How to convince your customers to spend more

The most effective ways to increase revenue in a hospitality business are to increase customer numbers and increase the amount each customer spends.

This blog is about selling rather than marketing, but it is worth noting that if your product and service is consistently good, you will see more repeat customers and benefit from positive word of mouth marketing. Both will serve to increase the number of customers you get through your door – without spending a cent on advertising.

Point of sale systems (used properly) allow you to measure the sales performance of individual salespeople. Last time we checked this with one of our clients, the difference in revenue generated by individual staff varied by as much as 30%. That is, the more active salespeople were able to bring in 30 cents in the dollar more than their teammates who passively took orders from customers.

Imagine that you have a 100 seat venue and the customer average spend is $60 per person. If you have a full house, your revenue will be $6000 for that service period. Now look at what your revenue could be if all the servers are active, well-trained salespeople, who know that their primary goal is to sell food and drinks. The improved customer average spend could be as much as $78 per person and your new total revenue for that service period would be $7800. That is a gain of $1800 extra revenue for no extra wage cost.

So, how can you convince your customers to spend more?

When I ask this question to hospitality managers and staff, they often answer with “upselling and suggestive selling”. OK, so everyone knows the answer, but why don’t they all do it in practice?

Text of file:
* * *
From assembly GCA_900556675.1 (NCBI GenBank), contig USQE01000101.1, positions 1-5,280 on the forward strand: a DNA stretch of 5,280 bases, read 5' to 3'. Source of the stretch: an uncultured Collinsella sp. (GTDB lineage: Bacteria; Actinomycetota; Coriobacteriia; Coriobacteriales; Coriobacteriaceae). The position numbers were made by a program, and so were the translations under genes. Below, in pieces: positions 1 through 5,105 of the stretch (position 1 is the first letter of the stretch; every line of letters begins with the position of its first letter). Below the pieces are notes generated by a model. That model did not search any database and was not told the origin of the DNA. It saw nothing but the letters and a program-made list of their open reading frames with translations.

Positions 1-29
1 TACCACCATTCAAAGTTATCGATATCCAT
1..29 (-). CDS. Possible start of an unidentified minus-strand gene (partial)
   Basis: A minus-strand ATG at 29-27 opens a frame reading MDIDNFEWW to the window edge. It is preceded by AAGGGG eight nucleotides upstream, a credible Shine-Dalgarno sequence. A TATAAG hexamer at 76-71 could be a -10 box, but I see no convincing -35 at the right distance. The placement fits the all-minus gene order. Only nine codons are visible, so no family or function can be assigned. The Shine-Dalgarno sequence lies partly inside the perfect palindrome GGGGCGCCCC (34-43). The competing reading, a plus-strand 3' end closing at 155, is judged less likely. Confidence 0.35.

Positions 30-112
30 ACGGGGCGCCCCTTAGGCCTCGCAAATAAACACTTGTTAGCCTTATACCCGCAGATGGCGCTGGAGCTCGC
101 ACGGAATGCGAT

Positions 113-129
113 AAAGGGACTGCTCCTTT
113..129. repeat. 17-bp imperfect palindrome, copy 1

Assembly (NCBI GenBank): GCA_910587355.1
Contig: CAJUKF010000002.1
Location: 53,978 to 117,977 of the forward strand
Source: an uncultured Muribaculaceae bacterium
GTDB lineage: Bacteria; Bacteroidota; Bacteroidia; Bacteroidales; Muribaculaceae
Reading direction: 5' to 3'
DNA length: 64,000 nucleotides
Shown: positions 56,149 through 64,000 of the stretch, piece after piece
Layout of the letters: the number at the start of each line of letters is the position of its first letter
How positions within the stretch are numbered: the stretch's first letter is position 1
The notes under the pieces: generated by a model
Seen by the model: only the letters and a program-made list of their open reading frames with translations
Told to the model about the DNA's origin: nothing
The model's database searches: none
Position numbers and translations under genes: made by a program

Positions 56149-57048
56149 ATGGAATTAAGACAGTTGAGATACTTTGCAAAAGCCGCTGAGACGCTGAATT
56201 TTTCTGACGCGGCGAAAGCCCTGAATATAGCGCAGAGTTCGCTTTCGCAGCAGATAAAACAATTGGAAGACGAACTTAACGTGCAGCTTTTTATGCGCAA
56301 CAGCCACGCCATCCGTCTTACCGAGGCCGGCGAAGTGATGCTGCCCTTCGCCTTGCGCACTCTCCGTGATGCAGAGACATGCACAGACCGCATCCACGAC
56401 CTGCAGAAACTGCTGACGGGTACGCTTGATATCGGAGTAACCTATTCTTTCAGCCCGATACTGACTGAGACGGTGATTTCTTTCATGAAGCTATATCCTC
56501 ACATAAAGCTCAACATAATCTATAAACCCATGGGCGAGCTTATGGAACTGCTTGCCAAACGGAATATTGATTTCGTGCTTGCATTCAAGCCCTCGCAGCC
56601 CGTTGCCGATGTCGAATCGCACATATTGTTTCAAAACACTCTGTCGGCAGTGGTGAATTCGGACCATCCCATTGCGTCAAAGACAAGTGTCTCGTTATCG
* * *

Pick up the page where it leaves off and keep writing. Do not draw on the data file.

They don’t all do it because they either don’t want to, don’t know how to, or don’t believe that they should actively sell as part of their jobs.

The key is to make customer-facing staff aware that their primary goal is to sell. A good start is to recruit people with a positive attitude towards sales and service, and highlight that their major goal is to sell food and drinks. A detailed explanation of the position description is critical, but on it’s own this is not enough. You must also set clear sales targets, measure performance and provide feedback and coaching where necessary.

A simple (and effective) system of selling can be seen in fast food restaurants. It’s the use of a sales script. We’ve all heard it: “would you like fries with that?”; or “would you like to go large?”. You can bet that whenever you order a burger, the kid at the counter will cheerfully offer you something you didn’t order (suggestive selling), OR try and tempt you to get the larger version of the drink or side that you did order (upselling). This is a ‘nothing to loose, everything to gain’ strategy that has netted billions of dollars for global fast food chains.

The kids at the fast food restaurant sell this way because they know that if their sales results don’t reflect active selling efforts, they will be coached, counselled, or some form of disciplinary action will follow. They know this because it is spelled out to them during their initial training. It follows then that if they are not selling, they are not doing their job! They also know that if they excel in their jobs (achieve higher than average sales), they will be rewarded with accolades or even a promotion.

While the managers and staff of high-end hospitality businesses may object to my comparisons with sales techniques in fast food, the point is that the concept works at all market levels and for all service styles. Sure, the phraseology in a hatted restaurant will be more free-form and elegant than the sales script in fast food, but the fact is that there are certain things you can say to your customers that will influence them to spend more money.

The takeaway

Find out who your best salespeople are, then find out what they say to customers to win more sales. Make those words and phrases part the training plan for anyone who needs it.

The foundation of a high performing sales team is in choosing people with the right attitude towards customer service and sales. From there, careful training with positive coaching and leadership communication is key to maintaining a culture of customer care. Get that right and your customers will gladly spend more.


Chris Lambert